Print

Tips for Doctoral and Postdoctoral Award Applications

The Alzheimer Society Research Program (ASRP) makes funding decisions based on excellence, as assessed by peer review. Your award application will be evaluated on aspects including the proposed research and training environment, as well as your potential as a future scientist. The following suggestions are meant to help you translate your research idea into a successful award application. They are not a substitute for the application guidelines, nor are they the criteria by which your application will be evaluated.

  1. Address all the important points of a research proposal
  2. Involve your supervisor
  3. Do not overpromise
  4. Establish feasibility
  5. Acknowledge the risks
  6. Explain any nuances of your program
  7. Do not make the reviewer’s job more difficult 
  8. Consider the funding agency
  9. Persevere 
  1. Address all the important points of a research proposal
    The ASRP application form specifies the general requirements for a research proposal (e.g., objectives, rationale, methods), but reviewers will sometimes identify specific aspects of a research proposal as incomplete or missing. These perceived gaps can negatively influence your application’s review, but will also depend on your research discipline; for example, the need for sample size calculations or specifying strains of mice is dictated by your research. To ensure you have a complete proposal, get the input of your supervisor (see point two below). It can also be useful to consult discipline-specific journals, which often have reviewer checklists, sections of which may be helpful to compare against your own proposal.
  2. Involve your supervisor
    Along with providing a great reference letter (signed and on letterhead), make sure your supervisor reads your application and provides feedback. Your supervisor has years of research and grant-writing experience, so his/her input into your application (or lack thereof) can be obvious to a reviewer; the degree to which your supervisor was involved in your application can be interpreted as a reflection of the time and energy he/she will have for you during your training.
  3. Do not overpromise
    This may be familiar advice, but you may still hear it in your application review: one well-rationalized hypothesis is generally better than a series of vague research questions. Reviewers need to be convinced you can complete the work you have promised in your application, and within the timeframe you have specified, so keep your research plans focused.
  4. Establish feasibility
    As noted above, reviewers need to be convinced you can carry out the work you have promised to do, so wherever possible, remove opportunity for doubt. For example, if you are accessing a clinical sample, provide a letter of support from the referring clinician, or if you are using someone else’s data or equipment, provide a letter of support assuring access.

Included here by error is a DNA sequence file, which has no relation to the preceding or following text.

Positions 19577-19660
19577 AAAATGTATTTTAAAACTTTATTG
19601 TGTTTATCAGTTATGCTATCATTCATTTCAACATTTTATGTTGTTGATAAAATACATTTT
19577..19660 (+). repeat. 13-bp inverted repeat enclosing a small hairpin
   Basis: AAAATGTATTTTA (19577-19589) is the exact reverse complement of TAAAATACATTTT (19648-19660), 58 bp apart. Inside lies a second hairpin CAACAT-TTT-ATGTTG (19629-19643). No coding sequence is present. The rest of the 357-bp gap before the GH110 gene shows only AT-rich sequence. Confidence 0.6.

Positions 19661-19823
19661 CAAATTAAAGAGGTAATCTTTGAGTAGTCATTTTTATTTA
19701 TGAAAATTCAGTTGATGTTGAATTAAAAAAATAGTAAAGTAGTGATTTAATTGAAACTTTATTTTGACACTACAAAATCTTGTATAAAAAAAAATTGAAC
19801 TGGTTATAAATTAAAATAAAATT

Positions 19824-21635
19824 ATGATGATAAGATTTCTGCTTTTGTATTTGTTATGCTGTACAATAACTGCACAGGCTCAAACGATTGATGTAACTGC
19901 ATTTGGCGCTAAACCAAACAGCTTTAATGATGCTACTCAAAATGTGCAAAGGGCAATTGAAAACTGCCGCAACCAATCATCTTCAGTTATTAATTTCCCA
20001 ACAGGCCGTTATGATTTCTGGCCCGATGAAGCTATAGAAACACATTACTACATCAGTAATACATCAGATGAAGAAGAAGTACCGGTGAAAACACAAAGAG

5. Acknowledge the risks
    There are risks to any research project - your experiments could fail or your theories could be disproven. Identify important risks to the research you have proposed, and describe how you would try to mitigate them. Addressing potential pitfalls, and demonstrating they will not take you completely off track, helps convince the reviewer that you will be able to complete your training program.
  6. Explain any nuances of your program
    Some doctoral programs send you straight to the lab, project in hand. Others require years of coursework and comprehensive exams before thesis work can begin. If your program is more like the latter, it could have important implications for your research proposal. Be sure to explain your program’s timelines in the application.
  7. Do not make the reviewer’s job more difficult
    Researchers choose to give back to the Society by participating in peer review panels. Keep in mind that they are unpaid and must take time away from their own work to read and review your application. Do what you can to make the reviewer’s job easier. Take responsibility for conveying your ideas clearly and concisely; an application that is poorly organized - or written with spelling mistakes and grammatical errors - can undermine a great research idea. Proofread again and again then have others do the same. Take advantage of any writing or editing courses that your institution offers. Do not expect reviewers to look up each one of your references. Writing papers and grant applications is a reality of academic work - the sooner you develop these skills, the better.
  8. Consider the funding agency
    Every funding agency is different, including the time and resources they can invest into the peer review process. Read the ASRP guidelines carefully, and do not expect guidelines from other funding agencies to apply. If you do have questions, contact us for clarification.
  9. Persevere
    Doctoral and Postdoctoral funding is good for your bank account, good for your career and good for your morale. For these reasons (and more), it is worth taking the time and effort to put together the best possible proposal. If you are still eligible, try again if you were unsuccessful the first time – this is how many projects get funded and papers get published.

Last Updated: 09/01/15
Back to top